Gervais-Courtellemont Jules

1863 – 1931

Photographer and editor, friend of Pierre Loti, by Auguste Rodin, d’Albert Kahn. He devoted most of his life to traveling the world, and more especially the Orient. From his many trips, he gathered a large collection of photographs, mostly autochromes. It's in the years 1880, in Algeria, that he acquired the practice of photography, seeing in the medium the most suitable tool to "faithfully reproduce the splendours of the past and the picturesque of the present". Thereby, he will also launch into the publication of a journal from 1889, "Artistic and picturesque Algeria". The first discovery of the Orient for Jules Gervais-Courtellemont took place a few years later, in 1893. From Paris to Jerusalem via Constantinople, he crossed the countries with the sole regret that he could only bring back black and white photos. So, from the demonstration of the autochrome process by the Lumière brothers in 1907, he immediately undertook the same journey with his wife, this time bringing back the first colored "Visions d'Orient". Faced with the success of his photographic testimonials in color, he and his wife set out to travel the world, in order to build a large collection of autochromes. Algeria (1911, 1912), Tunisia (1911), Morocco (1921), Spain (1911, 1914), Italy, Inde (1913), Japan, Tibet. Convert to Islam, Jules Gervais-Courtellemont brought back unpublished photographs of Mecca in 1896, published in L’Illustration in 1897. Jules Gervais-Courtellemont also photographed the First World War with reconstructed scenes in the post-war trenches, as well as pictures of colonial troops. Most of Jules Gervais-Courtellemont's photographic work is kept at the Robert-Lynen Cinémathèque in the city of Paris.
Orient Visions : upon his return to France, following his second trip to the Orient in 1907, Jules-Gervais -Courtellemont wanted to transmit to the public his first autochrome images. Under the title of "Visions d'Orient", he organized his first color "projection-conference" at the Hôtel de l'Université des Annales in 1908. Of 1908 at 1909, his Visions d'Orient were screened every evening, Charras room in Paris. The advertising brochure for this event reflects the public's enthusiasm for this photographer and his first color images.

"Thanks to him.", we will see from our chair, scroll through the prestigious landscapes filled with warm light, that the immortal pages of Loti celebrated, succession of pictures which recorded the enchantment of these strange and fleeting colors, so new to us in the West, followed by color sensitive plates until after the sun disappears behind the horizon.

Faced with this success, he undertook with his wife to put together a larger collection of autochromes on the same subject. More than 1 500 glass plates were collected on their return and feed these Visions of the Orient.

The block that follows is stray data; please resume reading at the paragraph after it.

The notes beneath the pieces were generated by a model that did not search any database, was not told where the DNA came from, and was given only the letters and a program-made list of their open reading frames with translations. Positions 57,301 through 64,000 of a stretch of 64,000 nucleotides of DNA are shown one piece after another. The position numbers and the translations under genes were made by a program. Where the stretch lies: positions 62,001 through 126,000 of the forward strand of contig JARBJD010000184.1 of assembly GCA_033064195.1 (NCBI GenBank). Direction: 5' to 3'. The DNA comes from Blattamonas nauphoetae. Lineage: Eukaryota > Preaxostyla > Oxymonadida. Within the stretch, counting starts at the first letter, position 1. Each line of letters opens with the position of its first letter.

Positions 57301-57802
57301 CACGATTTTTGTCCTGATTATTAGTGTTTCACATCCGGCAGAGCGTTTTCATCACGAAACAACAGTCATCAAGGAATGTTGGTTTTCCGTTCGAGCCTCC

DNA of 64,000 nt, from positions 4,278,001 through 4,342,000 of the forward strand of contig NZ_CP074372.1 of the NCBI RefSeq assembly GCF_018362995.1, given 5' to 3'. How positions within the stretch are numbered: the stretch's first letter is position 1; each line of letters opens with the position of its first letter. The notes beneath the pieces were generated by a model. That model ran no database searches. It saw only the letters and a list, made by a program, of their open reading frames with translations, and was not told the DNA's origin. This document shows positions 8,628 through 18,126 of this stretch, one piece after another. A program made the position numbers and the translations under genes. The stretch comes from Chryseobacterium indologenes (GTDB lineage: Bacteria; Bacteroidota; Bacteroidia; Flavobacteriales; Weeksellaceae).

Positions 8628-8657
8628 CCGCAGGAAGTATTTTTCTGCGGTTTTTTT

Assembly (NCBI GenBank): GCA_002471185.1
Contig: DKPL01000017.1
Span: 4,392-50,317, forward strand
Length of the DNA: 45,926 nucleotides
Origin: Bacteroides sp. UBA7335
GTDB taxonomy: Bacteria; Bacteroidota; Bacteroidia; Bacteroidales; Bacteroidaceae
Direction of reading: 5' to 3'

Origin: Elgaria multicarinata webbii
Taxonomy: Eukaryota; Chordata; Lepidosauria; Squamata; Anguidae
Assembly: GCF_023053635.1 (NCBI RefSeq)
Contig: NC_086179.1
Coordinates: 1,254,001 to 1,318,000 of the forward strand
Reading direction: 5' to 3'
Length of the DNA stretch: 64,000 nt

The friendship between the writer Pierre Loti and the photographer Jules Gervais-Courtellemont is clearly expressed through these autochromes. They shared the same love for the East and for Islam , the same admiration for Constantinople, source of their inspiration. One expressed it by the evocative force of those words, the other by the magic of autochromes. These two modes of expression merged from time to time at the conferences, Loti's words seeming to be made for Courtellemont's autochromes :

The sentences I had "cut" from your works applied so exactly, so mathematically to the documentary truth of my little images that the enthusiastic audience underlined with their applause the "startling" truth of your descriptions.

The autochromes of Jules Gervais-Courtellemont did not only have his lectures as a dissemination medium. The 26 November 1910, the magazine L’Illustration published its first color photographs, accompanied by his comments. For the first time, the public saw in the press the very first color photographs. From the first lines of Jules Gervais-Courtellemont's article, we feel the gaze of a man borrowed from exoticism but also very attached to offering realistic testimonies about the countries he crosses :

The somewhat confused memories of the tales that rocked our childhood or charmed our adolescence, vague reminiscences of novels or legends, have populated our minds with "Visions of the Orient" whose images become clearer in sumptuous palaces, white domes and thin minarets, fiery horsemen wielding the scimitar, slender palm trees silhouetted against a very blue sky. The Orient of the Arabian Nights and the Crusades. On the east of today, infinitely more prosaic and day by day more modernized, we are little or badly informed. The most contradictory things are told to us daily about these countries and peoples of Islam whose civilization is totally different from ours, whose philosophical and social conceptions, even economical, are poles apart from what we consider to be truths. They deserve to be better known.
Jules Gervais-Courtellemont was called a "master artist" by critics of the time. The images looked at by today's man seem emblematic of a certain idea of ​​the Orient, exoticism but also from the gaze of a man sincerely attached to describing the social evolution of the countries crossed.